Adolescence is an Important Time of Change

Keeping young women healthy isn’t limited to the doctor’s office.

Ginny Ryan, MD, MA
Director of Pediatric and Adolescent Gynecology Clinic

“Adolescence” is tough to define. The only thing experts agree upon is that adolescence is a period of transition between childhood and adulthood. Beyond that, the definition and experience of adolescence varies greatly, especially between cultures and genders.

Biologically, adolescence is a period of development that stretches from the onset of puberty through the termination of growth; the Centers for Disease Control defines this period as between 10 and 24 years old. Cognitively, the end of adolescence is defined by the ability to reason and think abstractly. Socially, adolescence is a time when young people begin to take on adult roles.

No matter how you define it, adolescence is a time of great change and challenge, and girls have particular needs and concerns as their bodies change. The average age at the onset of puberty continues to drift lower such that girls younger than 10 years old are more commonly demonstrating signs of puberty. This means that the physical and emotional issues related to puberty are starting in earlier grades and at earlier stages of cognitive development, and parents need to be prepared with the tools to understand and explain these changes to their daughters.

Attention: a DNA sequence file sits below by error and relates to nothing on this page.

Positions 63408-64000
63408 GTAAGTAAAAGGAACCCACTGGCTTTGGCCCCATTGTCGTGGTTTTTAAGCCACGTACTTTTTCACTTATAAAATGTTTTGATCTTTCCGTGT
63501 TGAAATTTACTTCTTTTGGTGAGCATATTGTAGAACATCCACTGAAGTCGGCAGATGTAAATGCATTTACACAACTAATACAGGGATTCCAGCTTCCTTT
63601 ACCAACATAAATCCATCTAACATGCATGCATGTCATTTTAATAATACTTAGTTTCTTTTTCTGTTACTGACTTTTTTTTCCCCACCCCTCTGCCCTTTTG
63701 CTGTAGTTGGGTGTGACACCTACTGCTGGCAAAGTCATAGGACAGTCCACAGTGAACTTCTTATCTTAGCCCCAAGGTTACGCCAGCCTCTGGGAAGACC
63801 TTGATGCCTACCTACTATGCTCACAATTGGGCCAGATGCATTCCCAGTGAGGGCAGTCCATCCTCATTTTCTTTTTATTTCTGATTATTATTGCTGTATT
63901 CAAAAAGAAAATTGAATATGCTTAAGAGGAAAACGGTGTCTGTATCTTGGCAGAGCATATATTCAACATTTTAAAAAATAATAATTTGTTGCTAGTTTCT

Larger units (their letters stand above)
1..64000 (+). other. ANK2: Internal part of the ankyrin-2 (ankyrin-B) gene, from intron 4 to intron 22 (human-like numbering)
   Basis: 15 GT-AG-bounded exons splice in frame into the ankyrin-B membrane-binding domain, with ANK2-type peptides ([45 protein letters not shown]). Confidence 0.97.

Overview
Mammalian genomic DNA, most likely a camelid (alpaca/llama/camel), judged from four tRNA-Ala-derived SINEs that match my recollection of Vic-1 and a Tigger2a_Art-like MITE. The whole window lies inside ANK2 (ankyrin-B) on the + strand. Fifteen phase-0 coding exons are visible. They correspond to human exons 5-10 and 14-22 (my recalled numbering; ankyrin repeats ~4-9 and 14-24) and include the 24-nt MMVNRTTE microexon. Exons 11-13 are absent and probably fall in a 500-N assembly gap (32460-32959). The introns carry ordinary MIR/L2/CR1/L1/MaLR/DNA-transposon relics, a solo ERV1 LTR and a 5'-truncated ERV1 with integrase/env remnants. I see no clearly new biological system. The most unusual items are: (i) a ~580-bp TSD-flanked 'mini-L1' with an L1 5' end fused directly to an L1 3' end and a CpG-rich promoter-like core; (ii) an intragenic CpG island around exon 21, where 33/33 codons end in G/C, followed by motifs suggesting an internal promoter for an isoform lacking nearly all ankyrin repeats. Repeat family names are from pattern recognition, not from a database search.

Adolescence is a very vital period that will determine how a person will view and interact with the world as an adult. There are issues of general wellness, social wellness, and sexual wellness, all of which are linked. For teenagers, it’s important to have the resources, mentorship, and knowledge to make the right choices. Some key points:

  • It is important for girls and parents to understand that the onset and pace of puberty can vary greatly, even between sisters. However, if your daughter starts puberty before 8 or after 13, talk to your doctor.
  • Adolescents crave independence and often push the boundaries of safety in their search for independence. It is important to provide adolescents with opportunities to make independent decisions and take healthy risks, such as taking on a part-time job or trying out for a new sport.
  • One of the key predictors of a successful adolescence is having an adult mentor to talk with. This relationship may not be possible between parent and child; make sure you identify a trusted adult or adults to whom your daughter can go for honest feedback and answers to their questions.